Budget Ignores Needs of Domestic Violence Survivors Once Again

Needs of women and children living with violence almost totally ignored for sixth year running.

Safe Ireland said that it was gravely disappointed with the lack of targeted provisions in Budget 2020 for women and children living with violence and abuse.

The national social change agency working to eradicate domestic violence said that this represented the sixth budget in a row when the needs of women and children had been almost completely ignored.

Sharon O’Halloran, CEO of Safe Ireland, said that this was all the more disappointing given the Government’s heralded new Domestic Violence Act (commenced in early 2019) and its high-profile ratification of the Istanbul Convention on International Women’s Day.

Safe Ireland had called for the Government to commit to €30m in current expenditure across a variety of services, including funding to the Justice system and An Garda Síochána, and €20m in capital expenditure in 2020.  

While Safe Ireland welcomes the Budget provision for additional Garda recruits, the national agency said that the necessary widespread Garda training on domestic violence, recognising the new offence of coercive control, would not be provided for within presented Budget estimates.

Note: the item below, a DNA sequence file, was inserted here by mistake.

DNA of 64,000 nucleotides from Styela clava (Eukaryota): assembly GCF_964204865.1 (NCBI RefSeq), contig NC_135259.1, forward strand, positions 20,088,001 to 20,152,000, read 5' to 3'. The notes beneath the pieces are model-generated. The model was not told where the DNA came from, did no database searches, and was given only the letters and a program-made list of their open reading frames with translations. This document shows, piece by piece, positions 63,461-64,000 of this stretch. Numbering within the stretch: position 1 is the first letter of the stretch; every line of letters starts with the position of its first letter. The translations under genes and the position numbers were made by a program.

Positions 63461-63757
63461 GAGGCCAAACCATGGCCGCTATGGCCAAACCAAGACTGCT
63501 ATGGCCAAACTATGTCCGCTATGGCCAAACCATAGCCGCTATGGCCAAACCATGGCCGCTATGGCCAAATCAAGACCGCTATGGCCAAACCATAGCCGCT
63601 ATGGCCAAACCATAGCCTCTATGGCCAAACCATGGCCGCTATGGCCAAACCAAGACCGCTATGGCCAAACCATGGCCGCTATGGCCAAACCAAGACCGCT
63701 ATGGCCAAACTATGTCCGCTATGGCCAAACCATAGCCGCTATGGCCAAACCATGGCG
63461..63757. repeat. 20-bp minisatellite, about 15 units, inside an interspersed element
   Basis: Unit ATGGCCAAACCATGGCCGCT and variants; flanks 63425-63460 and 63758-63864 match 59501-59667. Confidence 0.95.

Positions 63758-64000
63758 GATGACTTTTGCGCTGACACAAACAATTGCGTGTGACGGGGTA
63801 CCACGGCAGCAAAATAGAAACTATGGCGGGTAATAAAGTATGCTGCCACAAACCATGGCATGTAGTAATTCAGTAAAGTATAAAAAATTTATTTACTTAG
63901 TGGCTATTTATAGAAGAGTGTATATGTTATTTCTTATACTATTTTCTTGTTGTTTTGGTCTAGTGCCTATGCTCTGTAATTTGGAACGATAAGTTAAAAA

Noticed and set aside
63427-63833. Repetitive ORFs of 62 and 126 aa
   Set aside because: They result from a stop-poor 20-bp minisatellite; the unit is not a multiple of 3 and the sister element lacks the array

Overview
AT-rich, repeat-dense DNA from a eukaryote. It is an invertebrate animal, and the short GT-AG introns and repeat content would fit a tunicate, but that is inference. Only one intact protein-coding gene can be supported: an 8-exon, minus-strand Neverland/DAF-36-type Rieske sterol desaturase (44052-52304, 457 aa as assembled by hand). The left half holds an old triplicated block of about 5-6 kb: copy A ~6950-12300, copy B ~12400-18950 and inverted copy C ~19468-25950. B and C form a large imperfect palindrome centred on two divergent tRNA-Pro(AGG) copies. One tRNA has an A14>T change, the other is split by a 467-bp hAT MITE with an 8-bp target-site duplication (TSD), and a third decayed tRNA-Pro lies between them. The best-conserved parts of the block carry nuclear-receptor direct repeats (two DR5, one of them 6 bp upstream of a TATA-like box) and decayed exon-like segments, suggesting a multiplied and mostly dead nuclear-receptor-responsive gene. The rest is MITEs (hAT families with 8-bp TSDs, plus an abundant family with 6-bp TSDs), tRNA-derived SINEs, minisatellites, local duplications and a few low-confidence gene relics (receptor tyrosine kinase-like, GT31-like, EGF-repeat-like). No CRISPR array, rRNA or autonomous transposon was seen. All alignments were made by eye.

It also said that the €29 million additional budget for Tusla was completely inadequate to ensure the investment needed by an already fragile, creaking and exhausted domestic violence infrastructure.

O’Halloran said that legislation and policy announcements would remain little more than PR stunts without adequate investment in the infrastructure and preventative measures needed every day by women and children.

“Legislation and the ratification of international conventions mean nothing if they are not backed up with proper and essential investment,” O’Halloran said.

“We are gravely disappointed that Tusla does not appear to have received adequate additional funding to allow for any meaningful investment in the maintenance and development of domestic violence services, as the critical first line response to women and children,” she continued.  “This already fragile network of specialist services and refuges is close to breaking point but this Government seems to think that this is acceptable, despite its false promises otherwise.”

Safe Ireland also said that housing provisions within the budget were extremely disappointing and completely unimaginative and would have a continuing devastating impact on women and children who are homeless once they leave their violent homes.  Housing instability is four times more likely for women who have experienced domestic violence compared with women who have not been victimised and approximately one in four homeless women cite intimate partner violence as a major contributor to their homelessness.

For more information contact: Edel Hackett, Tel: 087-2935207